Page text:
Northern Ireland firms claim £75m in R&D tax credits

Tax specialist Tom Verner
Ryan McAleer

A TOTAL of £75 million was paid out to businesses around the north in research and development (R&D) tax credits during 2017-18.

But while more firms are using the scheme, tax experts have claimed that smaller businesses are still losing out on potentially tens of thousands of pounds.

HMRC figures showed that Northern Ireland companies claimed just 1.7 per cent of the total funds paid out across the UK, representing just 2.7 per-cent of all claims.

Firms from here made a total of 1,310 claims, with the vast majority (1,100) claimed under the SME (small and medium enterprise) R&D scheme.

The average sum paid out to northern Irish companies was £57,250, with SMEs taking £41,000 on average. It represented an 11 per cent rise in the number of claims and a 13 per cent increase in the value paid out in the previous year.

But the figures revealed how more of Northern Ireland's biggest firms are now benefitting the most from the scheme.

HMRC's data showed a 25% increase in the number of claims, with a 150 per cent upsurge in monetary value.

Managing director of The Momentum Group, Tom Verner said firms from the north appeared to be waking up to the benefit of tax relief schemes.

“However, many SMEs are still continuing to hit the snooze button whilst larger companies are taking full advantage of the scheme. For the first time on a national scale, Northern Ireland's large companies are the big winners here,” he said.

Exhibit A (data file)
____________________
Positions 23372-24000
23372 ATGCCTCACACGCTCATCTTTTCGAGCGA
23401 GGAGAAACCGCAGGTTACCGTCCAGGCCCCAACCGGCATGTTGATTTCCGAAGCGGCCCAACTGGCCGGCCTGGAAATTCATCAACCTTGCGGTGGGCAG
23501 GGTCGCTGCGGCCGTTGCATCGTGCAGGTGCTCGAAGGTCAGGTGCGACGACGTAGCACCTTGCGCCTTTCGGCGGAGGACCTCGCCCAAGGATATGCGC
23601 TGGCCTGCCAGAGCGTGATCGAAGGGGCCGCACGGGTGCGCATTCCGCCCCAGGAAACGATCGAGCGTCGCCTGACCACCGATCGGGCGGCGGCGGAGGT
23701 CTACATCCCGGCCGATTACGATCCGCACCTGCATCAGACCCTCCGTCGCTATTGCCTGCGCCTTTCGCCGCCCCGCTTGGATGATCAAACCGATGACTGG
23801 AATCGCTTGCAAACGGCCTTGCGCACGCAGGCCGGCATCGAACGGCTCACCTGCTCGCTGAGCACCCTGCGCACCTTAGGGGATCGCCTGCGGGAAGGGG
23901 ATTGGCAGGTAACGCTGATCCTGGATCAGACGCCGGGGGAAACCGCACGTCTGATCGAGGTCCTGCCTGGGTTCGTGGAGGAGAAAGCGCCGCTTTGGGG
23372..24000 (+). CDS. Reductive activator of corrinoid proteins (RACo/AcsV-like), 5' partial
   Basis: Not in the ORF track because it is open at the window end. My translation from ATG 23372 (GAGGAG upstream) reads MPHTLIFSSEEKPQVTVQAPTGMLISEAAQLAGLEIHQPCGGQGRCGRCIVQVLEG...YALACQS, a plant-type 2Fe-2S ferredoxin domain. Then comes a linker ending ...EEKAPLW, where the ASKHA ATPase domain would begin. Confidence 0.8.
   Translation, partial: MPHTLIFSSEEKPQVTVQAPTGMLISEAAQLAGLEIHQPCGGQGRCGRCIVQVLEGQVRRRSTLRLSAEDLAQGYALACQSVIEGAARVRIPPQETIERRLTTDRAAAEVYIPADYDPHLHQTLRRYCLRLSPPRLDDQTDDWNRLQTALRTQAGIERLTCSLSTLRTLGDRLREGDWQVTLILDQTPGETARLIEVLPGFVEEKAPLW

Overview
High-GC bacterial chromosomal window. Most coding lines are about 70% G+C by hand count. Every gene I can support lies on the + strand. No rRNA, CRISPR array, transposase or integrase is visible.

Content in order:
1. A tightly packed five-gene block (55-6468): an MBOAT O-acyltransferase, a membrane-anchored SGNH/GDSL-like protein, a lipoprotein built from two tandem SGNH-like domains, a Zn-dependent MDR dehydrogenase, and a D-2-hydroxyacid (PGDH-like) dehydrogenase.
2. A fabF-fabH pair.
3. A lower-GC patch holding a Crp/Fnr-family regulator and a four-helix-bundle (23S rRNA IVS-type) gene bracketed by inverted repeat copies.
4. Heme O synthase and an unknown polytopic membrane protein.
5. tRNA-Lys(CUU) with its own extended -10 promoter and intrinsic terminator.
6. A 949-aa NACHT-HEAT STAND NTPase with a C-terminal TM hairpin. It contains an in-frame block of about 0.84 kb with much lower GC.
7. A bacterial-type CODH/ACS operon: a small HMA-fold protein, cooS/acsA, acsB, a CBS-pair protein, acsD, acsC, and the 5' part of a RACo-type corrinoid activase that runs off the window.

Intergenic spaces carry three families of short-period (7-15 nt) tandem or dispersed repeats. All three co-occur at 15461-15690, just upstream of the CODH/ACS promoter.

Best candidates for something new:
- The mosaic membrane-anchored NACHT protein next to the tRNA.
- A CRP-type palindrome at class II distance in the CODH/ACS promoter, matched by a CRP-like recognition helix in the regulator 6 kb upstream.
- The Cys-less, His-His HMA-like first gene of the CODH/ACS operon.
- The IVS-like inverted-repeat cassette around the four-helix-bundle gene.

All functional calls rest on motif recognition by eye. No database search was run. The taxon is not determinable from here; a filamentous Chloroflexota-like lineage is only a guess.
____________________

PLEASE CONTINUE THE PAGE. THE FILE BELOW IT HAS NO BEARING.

“These latest figures from HMRC are a demonstration of once again how Northern Ireland companies are punching above their weight. When you drill into the statistics on a directly comparative level, Northern Ireland firms are holding their own against the rest of the UK. With Brexit looming, it is imperative that innovative firms – no matter what their sector – do not disregard what is in effect ‘money on the table'.”

On a UK-wide scale, the figures show a concentration of claims (68 per cent) in the ‘manufacturing'; ‘professional, scientific and technical' and ‘Information & Communication' sectors, with this making up nearly three-quarters (73 per cent) of the total monetary amount claimed.

Stephen Kelly, chief executive of Manufacturing NI, said: “Whilst it is encouraging to see an increase in the number of claims made by Northern Ireland companies, it is still surprising to see how much firms are missing out on.

“Every day we see incredible examples of innovation across the manufacturing industry in Northern Ireland. This is heavily underpinned by R&D – be it through investing in people and skills, new equipment, improved products or processes. Given the amount of challenges being presented by Brexit, incentives such as these could prove particularly useful for firms across Northern Ireland.”

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